Stranger in a Strange Land: Saginaw Art Museum Presents ‘Crossing Cultures: Belle Yang, A Story of Immigration’

Exhibition to Run Through June 4th

Posted In: Arts & Entertainment, Artist Feature,   From Issue 824   By: Robert E Martin

17th March, 2016     0

With their latest exhibition Crossing Cultures: Belle Yang – A Story of Immigration – the Saginaw Art Museum presents an in-depth look at migration and personal identity as rendered through 25 vibrant paintings and 8 poignant illustrations by author, graphic novelist, and illustrator Belle Yang, who translates her experiences as a Chinese-American immigrant into vivid, bold and powerful visual artistry.

Curated by Vikki Cruz and organized by the Bakersfield Museum of Art in collaboration with the Santa Cruz Museum of Art & History and toured by International Arts & Artists, Washington DC, Crossing Cultures is now on view in the Saginaw Art Museum Sargent Special Exhibition Wing from through June 4th.

Essentially, Crossing Cultures sheds lights on the immigrant experience and what it means to be an American. With charming yet nuanced depictions, Yang narrates the story of her family’s journey from China to America with insight, wit and humor. Seminal Chinese-American author, Amy Tan, once remarked that Yang “writes in English and thinks in Chinese,” endowing her works with a unique combination of accessibility and intimacy.

Born in Taiwan, Yang spent part of her childhood in Japan before immigrating with her family to the US at the age of seven. In an effort to reconnect with her parents’ mainland Chinese roots, and escape an abusive romantic relationship, Yang studied at the Beijing Academy of Traditional Chinese Painting, where she developed an appreciation and respect for traditional ink paintings and folk art. Her acquired fluency in Mandarin allowed her to unlock a colorful wealth of stories springing from her father and his ancestors.

After witnessing the horrors of the Tiananmen Massacre, Yang returned to the US determined to not waste her freedom of expression, and to serve as a voice of justice for immigrants. Exhibitions of her works have been presented at museums and cultural centers such as the National Steinbeck Center, Monterey Museum of Art, Pacific Asia Museum, and the Santa Cruz Museum of Art and History.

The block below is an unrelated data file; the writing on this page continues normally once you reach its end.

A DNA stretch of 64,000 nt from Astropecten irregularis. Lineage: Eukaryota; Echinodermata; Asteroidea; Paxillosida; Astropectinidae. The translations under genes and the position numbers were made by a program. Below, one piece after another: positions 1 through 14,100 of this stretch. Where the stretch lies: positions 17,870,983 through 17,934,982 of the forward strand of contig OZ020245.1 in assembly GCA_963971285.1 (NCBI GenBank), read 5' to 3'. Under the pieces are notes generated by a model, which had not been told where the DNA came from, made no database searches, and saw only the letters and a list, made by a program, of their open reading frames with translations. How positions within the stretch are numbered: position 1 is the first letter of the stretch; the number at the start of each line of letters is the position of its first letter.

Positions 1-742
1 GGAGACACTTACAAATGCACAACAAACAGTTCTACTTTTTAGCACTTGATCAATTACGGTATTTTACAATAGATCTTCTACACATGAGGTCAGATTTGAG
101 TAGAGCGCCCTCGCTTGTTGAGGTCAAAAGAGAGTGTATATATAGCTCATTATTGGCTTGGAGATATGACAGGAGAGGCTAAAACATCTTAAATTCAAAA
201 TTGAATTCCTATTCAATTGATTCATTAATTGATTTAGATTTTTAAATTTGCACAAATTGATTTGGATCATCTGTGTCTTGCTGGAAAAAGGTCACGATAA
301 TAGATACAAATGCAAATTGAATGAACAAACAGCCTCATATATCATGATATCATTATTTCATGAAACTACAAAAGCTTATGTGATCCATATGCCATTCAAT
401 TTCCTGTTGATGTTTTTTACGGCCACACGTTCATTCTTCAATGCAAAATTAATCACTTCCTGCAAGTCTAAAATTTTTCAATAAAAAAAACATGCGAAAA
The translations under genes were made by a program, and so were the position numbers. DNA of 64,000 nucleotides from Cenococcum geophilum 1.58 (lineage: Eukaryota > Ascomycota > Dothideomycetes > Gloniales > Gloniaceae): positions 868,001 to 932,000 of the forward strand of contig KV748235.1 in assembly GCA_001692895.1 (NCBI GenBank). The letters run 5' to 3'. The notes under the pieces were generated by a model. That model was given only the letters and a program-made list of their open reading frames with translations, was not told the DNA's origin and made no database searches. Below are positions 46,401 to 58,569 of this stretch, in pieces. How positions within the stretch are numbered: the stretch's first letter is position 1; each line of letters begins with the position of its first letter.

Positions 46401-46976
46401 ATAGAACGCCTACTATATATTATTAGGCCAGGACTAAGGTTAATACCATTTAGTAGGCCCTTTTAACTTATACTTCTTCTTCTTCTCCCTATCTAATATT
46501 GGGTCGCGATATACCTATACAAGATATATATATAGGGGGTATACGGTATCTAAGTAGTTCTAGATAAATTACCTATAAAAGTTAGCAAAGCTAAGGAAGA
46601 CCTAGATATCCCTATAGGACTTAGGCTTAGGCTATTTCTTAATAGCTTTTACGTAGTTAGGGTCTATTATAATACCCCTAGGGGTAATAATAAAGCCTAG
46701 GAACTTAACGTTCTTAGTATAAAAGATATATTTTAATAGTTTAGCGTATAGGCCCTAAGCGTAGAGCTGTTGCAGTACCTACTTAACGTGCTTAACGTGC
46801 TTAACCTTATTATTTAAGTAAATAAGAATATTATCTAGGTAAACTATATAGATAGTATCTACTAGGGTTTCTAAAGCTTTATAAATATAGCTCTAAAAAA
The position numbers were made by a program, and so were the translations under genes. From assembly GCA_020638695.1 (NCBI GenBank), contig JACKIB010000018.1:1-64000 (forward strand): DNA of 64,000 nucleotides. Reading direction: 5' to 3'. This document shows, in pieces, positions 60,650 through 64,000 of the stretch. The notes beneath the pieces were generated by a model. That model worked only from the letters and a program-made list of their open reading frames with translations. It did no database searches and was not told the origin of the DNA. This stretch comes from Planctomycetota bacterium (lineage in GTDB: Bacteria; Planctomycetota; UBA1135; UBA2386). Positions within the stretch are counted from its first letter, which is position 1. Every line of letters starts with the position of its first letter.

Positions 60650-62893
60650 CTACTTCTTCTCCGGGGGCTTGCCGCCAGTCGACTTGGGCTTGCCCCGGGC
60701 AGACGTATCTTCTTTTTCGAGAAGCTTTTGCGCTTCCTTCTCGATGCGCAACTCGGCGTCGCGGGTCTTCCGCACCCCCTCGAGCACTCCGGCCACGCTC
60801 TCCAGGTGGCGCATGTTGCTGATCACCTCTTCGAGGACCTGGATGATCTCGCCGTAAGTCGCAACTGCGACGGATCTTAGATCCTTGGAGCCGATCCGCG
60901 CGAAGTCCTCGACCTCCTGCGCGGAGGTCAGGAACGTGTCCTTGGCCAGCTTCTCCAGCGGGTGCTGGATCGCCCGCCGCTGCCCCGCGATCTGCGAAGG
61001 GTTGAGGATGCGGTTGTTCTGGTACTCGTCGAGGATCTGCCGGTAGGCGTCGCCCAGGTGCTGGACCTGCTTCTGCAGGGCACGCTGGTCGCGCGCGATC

In Crossing Cultures, Yang—whose Chinese name, Xuan, means “Forget Sorrow”—shares her inspirational journey through enchanting depictions of family stories and childhood memories; and recently I had the honor to discuss both her origins, the gestation of her work, and her perceptions about immigration in greater detail, which lends to a deeper appreciation of her artistry.

Given that most traditional Chinese & Eastern artwork is often very delicate and rendered on rice paper with watercolors, Yang’s style mixes and blends the traditional with the contemporary. How does she as an artist categorize the work she is striving to achieve visually; and how long did it take her to develop the evolved styles that she explores within her work?

“I studied graphic design in Los Angeles in the early 80’s before I embarked on a three-year sojourn to China,” she recalls.  “I went to Beijing specifically to study traditional Chinese painting, which can be delicate, but the xie-yi style, which I love, is expressionistic and robust with the artist’s breath.  Traveling in China, I also came to admire folk art: paper cut works, Chinese minority embroidery, peasant paintings.  I absorbed the visuals of two millennia as I traveled to Dunhuang in the middle of the Gobi to see the grotto paintings left by Buddhists of early dynasties.  As to how long it took me to develop the style I have, it was all within a decade, from my early 20’s to 30.  But frankly, I don’t have an answer for you as how I categorize my work.”

Given that the thematic topic of this exhibition revolves around immigration, what were Yang’s memories from the time that she first came to America; and what was the most challenging components involved with getting acclimated to the American environment?

“We came to America on my father’s student visa during a period of great American social change,” she reflects.  “We landed in San Francisco in 1967 during the era of the Vietnam war, the racial riots, the assassination of a president and a civil rights leader.  For me, the turmoil was in the background.  English was my third language and Japanese had been my second, so I was used to moving from one cultural milieu to another without much fuss.”

“I do recall that my new environment and family situation felt very off kilter.  Think of San Francisco with it’s seven hills.  The streets were steep and hardly any flat spot of ground for a child to play.  My super ball bounced out our apartment window and was never to be found again.  My father set off to work before it was dark, wearing his hand-me-down coat and shoes.  I attended elementary school armed with one English word: lavatory.  But now English is the language I feel most at home speaking, thinking and dreaming in.”